On appeal from Superior Court of New Jersey, Law Division, Hudson County, Indictment No. 11-06-1091.
The opinion of the court was delivered by: Ashrafi, J.A.D.
NOT FOR PUBLICATION WITHOUT THE APPROVAL OF THE APPELLATE DIVISION
Submitted January 16, 2013
Before Judges Ashrafi, Hayden and Lisa.
The opinion of the court was delivered by ASHRAFI, J.A.D.
By our leave, R. 2:2-4; 2:3-1, the State appeals from an order of the trial court compelling the victim of an alleged aggravated assault to undergo an eye examination by a doctor selected by the defense. We reverse and remand for further consideration of defendant's discovery application within the framework of our analysis.
In June 2011, a Hudson County grand jury indicted defendant Roskilde Gomez on one count of second-degree aggravated assault, N.J.S.A. 2C:12-1(b)(1). The indictment charged that defendant attempted to cause, or purposely or knowingly did cause, serious bodily injury to the victim.
According to the State, on the morning of February 5, 2011, the nineteen-year-old victim was working in the parking lot of a department store in North Bergen collecting shopping carts. A car driven by defendant attempted to park in a space where the victim was working. Defendant and a male passenger got out of the car and argued with the victim. As the victim began to walk away, defendant punched him in the face several times. The victim fell to the ground, and defendant then kicked him in the stomach. Defendant and his passenger went into the store for a few minutes before they got back into their car and left the area.
When the police arrived, the victim's face was red and swollen, and he was bleeding above his left eye. He was taken to Meadowlands Hospital, where he was examined and treated by Pierre Guibor, M.D., Chief of Ophthalmology Services. Dr. Guibor determined that the victim had suffered facial injuries including a left orbital fracture and that the trauma caused impairment of the vision in his left eye.
The police identified defendant as the assailant by tracing the license plate number of the car and by photographs taken by surveillance cameras showing defendant entering and leaving the store near the time of the assault. Subsequently, the victim and an eyewitness to the assault positively identified defendant as the assailant.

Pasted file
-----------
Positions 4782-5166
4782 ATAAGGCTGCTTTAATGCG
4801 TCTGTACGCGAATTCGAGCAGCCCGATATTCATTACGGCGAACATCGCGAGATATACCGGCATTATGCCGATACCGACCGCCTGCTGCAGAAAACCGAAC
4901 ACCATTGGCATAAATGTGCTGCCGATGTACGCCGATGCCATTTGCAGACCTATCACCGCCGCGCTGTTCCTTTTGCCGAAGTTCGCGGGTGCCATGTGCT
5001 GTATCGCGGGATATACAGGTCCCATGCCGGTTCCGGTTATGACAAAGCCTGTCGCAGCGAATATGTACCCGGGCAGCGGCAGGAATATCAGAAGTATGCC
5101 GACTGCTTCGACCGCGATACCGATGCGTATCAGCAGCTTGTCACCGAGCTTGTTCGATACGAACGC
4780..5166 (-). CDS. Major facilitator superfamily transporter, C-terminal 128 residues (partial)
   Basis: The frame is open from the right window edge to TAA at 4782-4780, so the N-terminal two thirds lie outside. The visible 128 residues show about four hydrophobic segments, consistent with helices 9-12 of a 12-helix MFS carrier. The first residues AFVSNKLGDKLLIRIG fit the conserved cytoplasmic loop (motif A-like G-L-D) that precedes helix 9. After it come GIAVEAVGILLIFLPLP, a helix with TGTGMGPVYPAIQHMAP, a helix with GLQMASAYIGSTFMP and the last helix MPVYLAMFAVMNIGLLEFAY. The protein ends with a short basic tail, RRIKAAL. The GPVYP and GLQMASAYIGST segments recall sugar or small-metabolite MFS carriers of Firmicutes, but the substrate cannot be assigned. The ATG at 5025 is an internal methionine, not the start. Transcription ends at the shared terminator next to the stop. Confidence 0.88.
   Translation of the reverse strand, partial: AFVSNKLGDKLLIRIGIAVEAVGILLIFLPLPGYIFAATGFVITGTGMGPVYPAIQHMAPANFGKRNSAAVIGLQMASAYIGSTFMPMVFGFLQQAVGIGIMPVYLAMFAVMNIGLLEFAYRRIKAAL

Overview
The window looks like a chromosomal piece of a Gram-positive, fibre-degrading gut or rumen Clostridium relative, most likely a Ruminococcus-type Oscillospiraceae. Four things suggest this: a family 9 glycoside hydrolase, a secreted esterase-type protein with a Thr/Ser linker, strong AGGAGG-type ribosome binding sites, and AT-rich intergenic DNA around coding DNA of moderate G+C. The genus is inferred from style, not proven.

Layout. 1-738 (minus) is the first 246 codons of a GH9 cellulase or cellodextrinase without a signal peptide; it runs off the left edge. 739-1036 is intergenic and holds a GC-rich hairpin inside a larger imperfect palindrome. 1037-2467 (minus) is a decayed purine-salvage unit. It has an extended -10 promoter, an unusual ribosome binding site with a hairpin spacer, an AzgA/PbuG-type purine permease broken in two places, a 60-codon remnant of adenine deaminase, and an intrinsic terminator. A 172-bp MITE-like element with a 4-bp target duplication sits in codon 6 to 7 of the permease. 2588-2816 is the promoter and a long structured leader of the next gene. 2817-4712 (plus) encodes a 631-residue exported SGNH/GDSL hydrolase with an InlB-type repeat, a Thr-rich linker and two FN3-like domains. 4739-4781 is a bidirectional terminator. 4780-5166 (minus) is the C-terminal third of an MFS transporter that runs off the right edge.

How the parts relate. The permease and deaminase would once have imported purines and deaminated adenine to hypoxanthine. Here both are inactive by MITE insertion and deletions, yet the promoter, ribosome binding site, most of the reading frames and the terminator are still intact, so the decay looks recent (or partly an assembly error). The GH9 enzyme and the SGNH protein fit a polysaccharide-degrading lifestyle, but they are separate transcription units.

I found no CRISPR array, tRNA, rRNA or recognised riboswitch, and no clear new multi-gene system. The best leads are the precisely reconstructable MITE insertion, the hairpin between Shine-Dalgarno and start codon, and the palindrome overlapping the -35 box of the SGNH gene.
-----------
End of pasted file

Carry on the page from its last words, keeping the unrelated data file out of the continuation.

Over the next several months, Dr. Guibor continued to treat the victim's eye injury. He issued a report dated October 4, 2011, which included a diagnosis of "[r]esidual & persistent double vision superior left gaze which is permanent." The doctor's treatment plan was "for possible reconstructive surgery left orbit." The report also stated that the injury to the left eye "may be more progressive with time and result in orbital surgery in the future."
After his indictment, defendant moved to require that the victim be examined by John R. Stabile, M.D., an ophthalmologist selected by the defense. Dr. Stabile's intent was to conduct an eye examination including a dilated fundus examination, a confrontational visual field test, and a muscle balance test. Defense counsel explained that the first test required the dilation of the pupils with eye drops, and the doctor would then look into the eye with a lens and a light to view the entire retina. For the second test, the patient would cover one eye while the doctor would sit in front of him and test his field of vision. The muscle balance testing required the patient to keep his head straight and follow an object with his eye.
The trial judge ordered the victim to undergo non-invasive examination of his eyes at Dr. Stabile's office in Tenafly within thirty days. The State moved for reconsideration. Among other contentions, the State argued that the victim objected to the examination because he would lose time from work or school, and also because he believed the defense was trying to intimidate and harass him so that he would stop cooperating with the prosecution.
The trial judge denied the State's motion for reconsideration, explaining the reasons for his order. He stated that the physical examination was highly relevant to the charge brought against defendant because the extent of the injury would determine the degree of the offense under our criminal laws. He added that the court had limited the scope of the examination by excluding the invasive dilated fundus procedure, which required medication to be ...